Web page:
An Apple Galette, i.e., My Attempt at French Baking

I don’t consider myself to be much of a baker. I don’t have much of a sweet tooth. I don’t find cake (or cupcakes) particularly interesting. Basically, I’ve dismissed baking sweets as something I don’t really do. As a result, baking is not a skill I have really developed (with the exception of bread, but that is another matter). However, the tides are turning and I am taking a bigger interest in the possibilities that flour, butter, and sugar have to offer a home cook.

Last week I had a potluck with a small group of friends and I signed up for dessert duty with the intention to exercise my weak baking muscle. And since I was going through all of the trouble to bake something for my friends, I decided to bake enough for my coworkers as well. Double the practice, right?

I wanted to make something that would be easy to transport to work, but I didn’t want to bake cookies or brownies. Too obvious. Too plain. I wanted something fancy. But easy-ish. I was making this on a weeknight after all. I ended up choosing to bake Jacques Pepin’s plum galette (i.e. a fruit tart) which is certainly fancy, simple enough in theory, but not the best for traveling via public transportation. I chose to ignore this last fact because I’m stubborn and wanted to make what I wanted to make, even if that meant cutting the thing in half and stacking the pieces into my largest tupperware. (True story, I really did have to do that.)

I liked this recipe because the dough comes together very quickly. Literally 30 seconds. I also liked this recipe because the ingredients are simple. Flour, sugar, butter, fruit, and some almonds and jam for extra flavor. The most time consuming part of the recipe was cutting the apples (I swapped the plums for apples because apples are in season).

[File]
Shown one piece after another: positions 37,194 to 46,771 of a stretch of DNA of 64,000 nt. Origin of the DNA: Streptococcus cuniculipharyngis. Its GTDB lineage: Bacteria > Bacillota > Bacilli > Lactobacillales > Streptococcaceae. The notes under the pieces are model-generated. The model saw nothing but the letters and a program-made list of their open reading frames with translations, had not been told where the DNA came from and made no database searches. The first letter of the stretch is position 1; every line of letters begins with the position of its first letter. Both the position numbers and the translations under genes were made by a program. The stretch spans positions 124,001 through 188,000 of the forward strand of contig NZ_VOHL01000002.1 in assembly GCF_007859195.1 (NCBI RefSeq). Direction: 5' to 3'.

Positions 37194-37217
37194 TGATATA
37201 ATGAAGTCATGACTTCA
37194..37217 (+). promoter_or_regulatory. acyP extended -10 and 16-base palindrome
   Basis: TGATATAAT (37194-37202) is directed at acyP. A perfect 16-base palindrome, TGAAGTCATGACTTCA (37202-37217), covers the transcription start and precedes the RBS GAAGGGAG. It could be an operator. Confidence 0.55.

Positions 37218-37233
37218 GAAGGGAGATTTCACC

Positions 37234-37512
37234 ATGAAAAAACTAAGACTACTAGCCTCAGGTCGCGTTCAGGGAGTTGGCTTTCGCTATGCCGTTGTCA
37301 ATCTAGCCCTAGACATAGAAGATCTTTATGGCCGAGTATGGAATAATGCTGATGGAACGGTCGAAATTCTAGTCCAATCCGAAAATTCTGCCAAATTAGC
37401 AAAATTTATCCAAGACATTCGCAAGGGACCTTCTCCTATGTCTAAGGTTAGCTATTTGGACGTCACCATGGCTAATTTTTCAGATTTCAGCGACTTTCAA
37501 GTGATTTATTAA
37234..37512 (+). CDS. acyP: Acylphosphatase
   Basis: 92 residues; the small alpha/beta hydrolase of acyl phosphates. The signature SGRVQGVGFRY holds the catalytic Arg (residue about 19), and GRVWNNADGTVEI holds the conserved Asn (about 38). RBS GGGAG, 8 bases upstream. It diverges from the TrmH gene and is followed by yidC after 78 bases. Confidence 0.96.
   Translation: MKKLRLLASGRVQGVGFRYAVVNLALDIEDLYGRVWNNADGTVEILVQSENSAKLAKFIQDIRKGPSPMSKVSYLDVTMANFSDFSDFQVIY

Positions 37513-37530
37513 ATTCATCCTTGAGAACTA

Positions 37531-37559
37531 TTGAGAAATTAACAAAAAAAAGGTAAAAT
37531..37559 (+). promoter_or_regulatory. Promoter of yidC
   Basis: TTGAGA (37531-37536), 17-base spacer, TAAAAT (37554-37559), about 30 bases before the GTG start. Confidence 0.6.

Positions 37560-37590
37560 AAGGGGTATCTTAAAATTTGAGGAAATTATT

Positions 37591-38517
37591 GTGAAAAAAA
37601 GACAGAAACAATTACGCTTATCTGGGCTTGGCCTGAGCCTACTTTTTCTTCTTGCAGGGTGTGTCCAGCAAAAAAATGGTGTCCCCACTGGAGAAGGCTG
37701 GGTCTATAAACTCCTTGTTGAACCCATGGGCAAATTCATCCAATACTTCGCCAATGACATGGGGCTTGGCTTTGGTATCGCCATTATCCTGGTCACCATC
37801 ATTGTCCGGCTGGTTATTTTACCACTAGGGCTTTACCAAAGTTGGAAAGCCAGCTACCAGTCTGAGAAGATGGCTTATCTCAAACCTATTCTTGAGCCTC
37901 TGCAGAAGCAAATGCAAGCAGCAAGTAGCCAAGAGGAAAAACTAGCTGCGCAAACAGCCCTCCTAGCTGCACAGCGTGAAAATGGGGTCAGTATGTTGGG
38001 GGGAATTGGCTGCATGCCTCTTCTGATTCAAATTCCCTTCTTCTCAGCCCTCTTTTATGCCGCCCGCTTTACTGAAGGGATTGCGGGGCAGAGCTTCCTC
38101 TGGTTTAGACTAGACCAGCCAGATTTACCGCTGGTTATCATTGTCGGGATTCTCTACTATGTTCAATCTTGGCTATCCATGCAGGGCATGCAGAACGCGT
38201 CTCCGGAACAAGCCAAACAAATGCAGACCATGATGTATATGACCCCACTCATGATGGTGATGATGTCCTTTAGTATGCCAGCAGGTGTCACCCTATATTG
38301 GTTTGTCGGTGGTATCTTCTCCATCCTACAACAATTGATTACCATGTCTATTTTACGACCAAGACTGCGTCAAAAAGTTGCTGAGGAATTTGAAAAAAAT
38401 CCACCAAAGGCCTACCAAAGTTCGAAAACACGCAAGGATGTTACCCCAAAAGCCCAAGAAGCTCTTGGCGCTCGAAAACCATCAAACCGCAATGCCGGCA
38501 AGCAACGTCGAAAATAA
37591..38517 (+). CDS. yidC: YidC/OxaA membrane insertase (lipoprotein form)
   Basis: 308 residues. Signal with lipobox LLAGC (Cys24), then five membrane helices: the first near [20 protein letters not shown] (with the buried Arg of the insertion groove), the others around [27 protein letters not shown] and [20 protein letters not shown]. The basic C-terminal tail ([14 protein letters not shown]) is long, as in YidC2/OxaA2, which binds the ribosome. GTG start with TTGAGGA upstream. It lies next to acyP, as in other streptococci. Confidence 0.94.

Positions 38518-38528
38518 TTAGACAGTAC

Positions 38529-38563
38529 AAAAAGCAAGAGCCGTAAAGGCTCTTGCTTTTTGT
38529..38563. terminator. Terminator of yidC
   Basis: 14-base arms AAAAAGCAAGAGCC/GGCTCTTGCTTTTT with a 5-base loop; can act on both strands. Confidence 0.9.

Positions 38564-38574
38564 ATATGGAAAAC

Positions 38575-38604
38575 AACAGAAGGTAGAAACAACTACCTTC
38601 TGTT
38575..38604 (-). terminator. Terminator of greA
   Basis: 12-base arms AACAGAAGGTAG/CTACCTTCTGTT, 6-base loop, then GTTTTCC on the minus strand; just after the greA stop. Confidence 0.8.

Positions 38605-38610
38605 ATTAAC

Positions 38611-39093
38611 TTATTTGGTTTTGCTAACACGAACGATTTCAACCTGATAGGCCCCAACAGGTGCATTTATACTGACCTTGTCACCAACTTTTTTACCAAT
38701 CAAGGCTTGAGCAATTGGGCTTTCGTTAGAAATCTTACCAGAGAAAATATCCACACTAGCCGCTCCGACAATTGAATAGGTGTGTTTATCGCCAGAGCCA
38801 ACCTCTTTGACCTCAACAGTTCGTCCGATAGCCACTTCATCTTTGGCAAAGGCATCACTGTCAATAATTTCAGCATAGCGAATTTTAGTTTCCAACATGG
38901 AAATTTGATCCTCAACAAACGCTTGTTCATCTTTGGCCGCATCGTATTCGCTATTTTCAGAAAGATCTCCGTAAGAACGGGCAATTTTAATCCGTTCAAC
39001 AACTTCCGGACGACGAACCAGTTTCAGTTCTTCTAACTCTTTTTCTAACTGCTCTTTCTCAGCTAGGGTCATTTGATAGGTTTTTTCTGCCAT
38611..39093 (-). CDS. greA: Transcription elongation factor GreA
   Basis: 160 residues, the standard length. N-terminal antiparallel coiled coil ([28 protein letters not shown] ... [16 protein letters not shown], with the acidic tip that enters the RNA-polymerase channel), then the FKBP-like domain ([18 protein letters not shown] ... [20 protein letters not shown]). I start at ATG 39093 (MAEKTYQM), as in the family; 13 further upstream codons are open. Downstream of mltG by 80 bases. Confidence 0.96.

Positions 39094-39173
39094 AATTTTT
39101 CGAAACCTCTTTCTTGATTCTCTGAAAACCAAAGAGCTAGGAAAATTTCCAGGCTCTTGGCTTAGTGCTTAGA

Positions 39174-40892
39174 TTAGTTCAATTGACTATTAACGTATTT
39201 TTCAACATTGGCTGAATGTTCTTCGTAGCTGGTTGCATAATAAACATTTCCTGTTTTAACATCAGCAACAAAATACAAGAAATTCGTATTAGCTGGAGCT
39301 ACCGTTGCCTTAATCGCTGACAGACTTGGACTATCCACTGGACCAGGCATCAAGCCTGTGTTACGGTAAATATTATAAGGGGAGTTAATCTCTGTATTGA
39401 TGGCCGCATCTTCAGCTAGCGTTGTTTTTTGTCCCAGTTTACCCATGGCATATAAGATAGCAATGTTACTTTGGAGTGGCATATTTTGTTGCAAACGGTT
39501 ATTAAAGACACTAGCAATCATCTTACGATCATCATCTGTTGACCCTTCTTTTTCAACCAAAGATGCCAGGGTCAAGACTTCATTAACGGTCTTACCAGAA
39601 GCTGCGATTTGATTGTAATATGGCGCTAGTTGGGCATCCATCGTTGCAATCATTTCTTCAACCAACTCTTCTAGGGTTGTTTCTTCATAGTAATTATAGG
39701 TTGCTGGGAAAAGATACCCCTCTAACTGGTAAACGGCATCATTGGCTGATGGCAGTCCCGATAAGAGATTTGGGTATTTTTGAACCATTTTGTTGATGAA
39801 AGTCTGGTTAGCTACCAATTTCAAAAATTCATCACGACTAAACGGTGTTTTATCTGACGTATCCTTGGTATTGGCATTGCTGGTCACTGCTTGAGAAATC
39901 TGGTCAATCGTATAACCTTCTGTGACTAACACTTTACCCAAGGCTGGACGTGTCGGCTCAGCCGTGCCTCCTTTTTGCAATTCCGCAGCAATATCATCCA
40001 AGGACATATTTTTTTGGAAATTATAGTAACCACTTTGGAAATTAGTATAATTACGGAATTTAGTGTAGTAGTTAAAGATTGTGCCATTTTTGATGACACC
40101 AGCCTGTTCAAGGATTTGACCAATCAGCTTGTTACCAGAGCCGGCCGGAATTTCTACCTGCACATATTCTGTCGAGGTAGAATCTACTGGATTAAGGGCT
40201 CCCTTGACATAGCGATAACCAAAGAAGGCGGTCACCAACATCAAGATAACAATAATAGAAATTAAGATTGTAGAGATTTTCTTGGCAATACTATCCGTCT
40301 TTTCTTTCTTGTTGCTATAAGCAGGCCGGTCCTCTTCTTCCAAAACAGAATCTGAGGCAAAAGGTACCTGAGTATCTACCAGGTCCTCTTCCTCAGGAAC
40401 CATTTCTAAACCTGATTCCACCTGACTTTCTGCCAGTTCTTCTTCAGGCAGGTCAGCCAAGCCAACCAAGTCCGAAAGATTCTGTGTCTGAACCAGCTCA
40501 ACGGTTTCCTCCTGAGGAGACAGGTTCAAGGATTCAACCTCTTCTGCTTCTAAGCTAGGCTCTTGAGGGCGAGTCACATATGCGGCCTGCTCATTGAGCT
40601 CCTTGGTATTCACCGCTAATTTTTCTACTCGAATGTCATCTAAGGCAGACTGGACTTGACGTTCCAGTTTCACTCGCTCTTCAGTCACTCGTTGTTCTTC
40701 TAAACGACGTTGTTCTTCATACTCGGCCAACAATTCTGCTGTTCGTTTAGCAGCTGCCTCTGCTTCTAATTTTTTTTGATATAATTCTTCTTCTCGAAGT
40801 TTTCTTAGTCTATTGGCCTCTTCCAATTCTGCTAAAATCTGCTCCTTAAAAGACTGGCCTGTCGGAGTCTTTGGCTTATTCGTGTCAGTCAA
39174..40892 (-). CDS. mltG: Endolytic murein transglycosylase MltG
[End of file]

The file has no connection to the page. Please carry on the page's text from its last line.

The hardest part of the recipe is rolling out the dough. The recipe says to roll it out on a floured surface. So I dumped it on my countertop and did my thing. When I went to “drape the dough over the rolling pin” I found that the dough had completely stuck to the counter. There was no saving it, even with a dough scraper, and I had to start all over. A number of things probably went wrong here:

  • I didn’t flour the counter enough.
  • I handled the dough too long and it got too warm.
  • I rolled out the dough too thin, despite the recipe saying to roll it into a 16 x 18 inch oval, 1/16 to 1/8 inch thick (that’s thin!).

Rather than try again on the countertop and risk a second failure, I had the brilliant idea to roll the dough directly onto my large rimless baking sheet. It worked like a charm. What wasn’t charming was my French rolling pin skills. This awkward shape is supposed to be a oval, and this was my second galette of the two I made.


But apart from my dough and rolling pin issues, the rest of the galette was easy to put together. Spread a mixture of sugar, flour, and ground almonds over the dough.


Add the apple slices on top. Then dot with butter pieces, and cover with more sugar.



Then fold the edges of the dough over the apples. The dough naturally pleats so you really don’t have to do much in that regard. My problem was that I didn’t roll out the dough evenly and it was quite thin in places. This caused the dough to tear when pulling it off the baking sheet, resulting in not so pretty pleats. The unevenness of the edges was also a problem as it didn’t cover the apples adequately in some places. Below you can see where the dough tore (bottom right corner) and how the crust is larger in some places and smaller in others.